NORMAN, Okla. -- The defense team for Johnson & Johnson has presented its first witness in the trial against the nation's largest drugmaker.
Dr. Bruce Moskovitz retired from Janssen Pharmaceutica, whose parent company is Johnson & Johnson, in 2011. Moskovitz served as a therapeutic area head and led a team that provided medical input, additional clinical trials for drugs, and research including many of Johnson & Johnson's opioids.
The company is being sued by the state of Oklahoma. They're accused of causing the "largest man-made public health crisis" through deceptive marketing and downplaying the addiction risks of opioids.
"If you don't adequately treat acute pain, it has been reviewed in the literature - discussed in the literature - that sometimes, that can progress to chronic pain," Dr. Moskovitz testified.
Moskovitz spent all of Thursday on the stand being questioned by defense attorney Larry Ottaway. He said it could years for new drugs to make it on the market. The process takes a lot of money and people, he said.
Part of Moskovitz's testimony was devoted to the company's promotional review process, which would review any materials that were under consideration to be shared with a healthcare provider. At Janssen, the former company said the committee included their medical affairs and legal teams.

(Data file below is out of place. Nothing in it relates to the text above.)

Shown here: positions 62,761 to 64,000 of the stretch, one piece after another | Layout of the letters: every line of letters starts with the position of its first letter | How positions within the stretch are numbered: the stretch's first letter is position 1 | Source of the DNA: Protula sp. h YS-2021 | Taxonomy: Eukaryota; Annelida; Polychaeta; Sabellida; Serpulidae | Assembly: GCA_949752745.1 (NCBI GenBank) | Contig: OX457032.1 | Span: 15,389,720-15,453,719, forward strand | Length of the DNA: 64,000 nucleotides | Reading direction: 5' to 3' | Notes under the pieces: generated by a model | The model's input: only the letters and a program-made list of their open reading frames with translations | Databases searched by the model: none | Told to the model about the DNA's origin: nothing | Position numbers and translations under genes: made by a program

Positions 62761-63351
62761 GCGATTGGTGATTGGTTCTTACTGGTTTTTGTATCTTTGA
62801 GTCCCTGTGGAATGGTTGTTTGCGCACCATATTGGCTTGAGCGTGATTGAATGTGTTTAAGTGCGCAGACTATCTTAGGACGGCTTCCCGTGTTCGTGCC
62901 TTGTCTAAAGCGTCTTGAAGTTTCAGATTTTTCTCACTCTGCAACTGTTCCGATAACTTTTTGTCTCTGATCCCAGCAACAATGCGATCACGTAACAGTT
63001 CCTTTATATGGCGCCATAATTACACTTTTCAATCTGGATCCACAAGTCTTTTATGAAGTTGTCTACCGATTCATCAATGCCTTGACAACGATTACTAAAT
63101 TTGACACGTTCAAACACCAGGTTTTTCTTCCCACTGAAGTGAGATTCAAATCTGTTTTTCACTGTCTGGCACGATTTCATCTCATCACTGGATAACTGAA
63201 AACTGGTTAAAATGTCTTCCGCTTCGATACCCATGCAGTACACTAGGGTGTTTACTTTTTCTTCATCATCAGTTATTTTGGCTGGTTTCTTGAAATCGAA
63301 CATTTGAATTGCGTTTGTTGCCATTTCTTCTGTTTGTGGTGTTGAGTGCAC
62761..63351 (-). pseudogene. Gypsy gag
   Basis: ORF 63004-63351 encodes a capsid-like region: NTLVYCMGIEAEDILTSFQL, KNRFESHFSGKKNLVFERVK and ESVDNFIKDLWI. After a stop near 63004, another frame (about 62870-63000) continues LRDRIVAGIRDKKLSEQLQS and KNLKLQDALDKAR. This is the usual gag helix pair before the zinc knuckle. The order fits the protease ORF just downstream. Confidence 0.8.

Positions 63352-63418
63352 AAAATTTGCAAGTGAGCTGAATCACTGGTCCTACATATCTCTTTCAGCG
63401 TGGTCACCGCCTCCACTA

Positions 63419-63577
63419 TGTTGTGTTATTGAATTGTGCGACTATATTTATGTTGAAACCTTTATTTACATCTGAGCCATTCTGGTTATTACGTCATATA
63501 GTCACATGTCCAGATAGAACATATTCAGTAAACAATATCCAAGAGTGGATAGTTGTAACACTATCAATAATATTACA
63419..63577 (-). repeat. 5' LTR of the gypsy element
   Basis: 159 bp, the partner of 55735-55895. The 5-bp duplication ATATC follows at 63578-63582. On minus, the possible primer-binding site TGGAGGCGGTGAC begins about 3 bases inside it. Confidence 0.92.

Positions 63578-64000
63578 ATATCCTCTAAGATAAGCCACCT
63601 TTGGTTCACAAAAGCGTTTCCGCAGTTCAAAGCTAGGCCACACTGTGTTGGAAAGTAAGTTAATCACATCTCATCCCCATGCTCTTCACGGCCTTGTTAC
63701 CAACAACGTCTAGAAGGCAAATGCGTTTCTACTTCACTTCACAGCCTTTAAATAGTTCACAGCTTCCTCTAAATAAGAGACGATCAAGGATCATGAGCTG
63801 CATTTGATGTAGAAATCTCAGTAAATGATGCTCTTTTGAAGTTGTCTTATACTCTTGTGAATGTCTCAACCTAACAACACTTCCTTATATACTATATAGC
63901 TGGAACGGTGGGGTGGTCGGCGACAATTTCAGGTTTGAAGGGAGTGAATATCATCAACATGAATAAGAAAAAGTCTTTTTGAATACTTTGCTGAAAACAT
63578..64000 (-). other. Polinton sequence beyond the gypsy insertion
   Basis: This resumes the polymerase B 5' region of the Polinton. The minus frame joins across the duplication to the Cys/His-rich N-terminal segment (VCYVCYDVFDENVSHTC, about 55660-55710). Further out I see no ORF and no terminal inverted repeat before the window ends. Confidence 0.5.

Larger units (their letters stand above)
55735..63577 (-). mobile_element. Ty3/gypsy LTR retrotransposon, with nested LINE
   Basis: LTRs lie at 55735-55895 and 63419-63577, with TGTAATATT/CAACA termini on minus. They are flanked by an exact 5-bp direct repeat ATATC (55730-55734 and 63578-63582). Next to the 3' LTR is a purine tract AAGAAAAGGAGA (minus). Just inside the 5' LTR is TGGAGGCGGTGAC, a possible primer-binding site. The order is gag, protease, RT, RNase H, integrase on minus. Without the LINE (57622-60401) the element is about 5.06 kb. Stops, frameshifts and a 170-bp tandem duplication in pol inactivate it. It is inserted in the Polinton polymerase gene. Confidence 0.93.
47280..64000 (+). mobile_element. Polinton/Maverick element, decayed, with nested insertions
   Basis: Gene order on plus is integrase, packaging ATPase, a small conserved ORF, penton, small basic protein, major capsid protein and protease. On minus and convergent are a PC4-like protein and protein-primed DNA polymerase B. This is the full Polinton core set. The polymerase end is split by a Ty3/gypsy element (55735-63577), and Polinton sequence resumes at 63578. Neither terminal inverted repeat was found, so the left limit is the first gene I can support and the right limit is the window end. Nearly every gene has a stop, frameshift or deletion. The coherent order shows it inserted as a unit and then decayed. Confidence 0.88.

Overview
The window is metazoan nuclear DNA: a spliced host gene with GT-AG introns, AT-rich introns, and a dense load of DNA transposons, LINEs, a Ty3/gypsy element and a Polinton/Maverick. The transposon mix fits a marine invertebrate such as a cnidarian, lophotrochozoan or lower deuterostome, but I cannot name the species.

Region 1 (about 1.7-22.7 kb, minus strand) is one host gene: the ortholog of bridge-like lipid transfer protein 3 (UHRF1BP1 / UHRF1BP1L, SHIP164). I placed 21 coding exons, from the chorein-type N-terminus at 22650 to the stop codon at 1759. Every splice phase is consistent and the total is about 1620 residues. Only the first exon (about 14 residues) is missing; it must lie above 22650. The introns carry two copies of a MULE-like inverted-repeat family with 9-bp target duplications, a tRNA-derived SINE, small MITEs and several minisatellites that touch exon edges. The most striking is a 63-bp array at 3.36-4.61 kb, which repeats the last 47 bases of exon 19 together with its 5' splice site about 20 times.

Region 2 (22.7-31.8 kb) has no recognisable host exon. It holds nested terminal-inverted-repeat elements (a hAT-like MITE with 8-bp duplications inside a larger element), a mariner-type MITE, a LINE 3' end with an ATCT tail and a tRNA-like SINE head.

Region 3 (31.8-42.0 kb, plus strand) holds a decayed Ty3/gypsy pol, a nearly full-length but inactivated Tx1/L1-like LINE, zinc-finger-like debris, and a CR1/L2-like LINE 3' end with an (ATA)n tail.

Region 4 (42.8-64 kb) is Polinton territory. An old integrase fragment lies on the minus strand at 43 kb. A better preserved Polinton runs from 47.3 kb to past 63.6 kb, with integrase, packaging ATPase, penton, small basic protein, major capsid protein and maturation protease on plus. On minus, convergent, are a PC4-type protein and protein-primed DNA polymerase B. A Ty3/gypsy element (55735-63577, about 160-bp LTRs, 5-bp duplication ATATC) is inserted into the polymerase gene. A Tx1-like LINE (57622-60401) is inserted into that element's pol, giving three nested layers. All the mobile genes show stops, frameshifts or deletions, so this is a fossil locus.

All of them acted under the guidance of the FDA, he said. According to Moskovitz, approval from the FDA meant the "benefits outweigh the risks."
On the stand Thursday, attorneys pointed to a 'Duragesic' label from 2005 to illustrate the point that risks are clearly labeled. The fentanyl patch is used for the management of persistent, moderate to severe chronic pain in opioid-tolerant patients when a continuous, around-the-clock opioid analgesic is needed for an extended period of time.
"You could not give this to an individual who is, what we call, opioid naive…has never received an opioid or has not received an opioid in an extended period of time," Moskovitz said.
The company has also continued to hammer the point that Schedule II drugs- which cover some of their products- require a prescription, which does not come from them.
"How you would get these drugs would be the most restrictive," Moskovitz. "These are drugs that cannot be called into the pharmacy, you cannot write for renewals."
John Sparks, Oklahoma counsel for Janssen Pharmaceuticals, Inc. and Johnson & Johnson, sent News 4 the following statement regarding today's testimony:
"In the first few hours of testimony, Janssen is already setting the record straight, correcting the misstatements and distortions presented by the State. Facts matter, and the facts presented today show that Janssen did everything a responsible manufacturer and seller of opioid pain medications should do, providing clear information on the benefits and risks of its products."
The defense is expected to continue their questioning on Friday.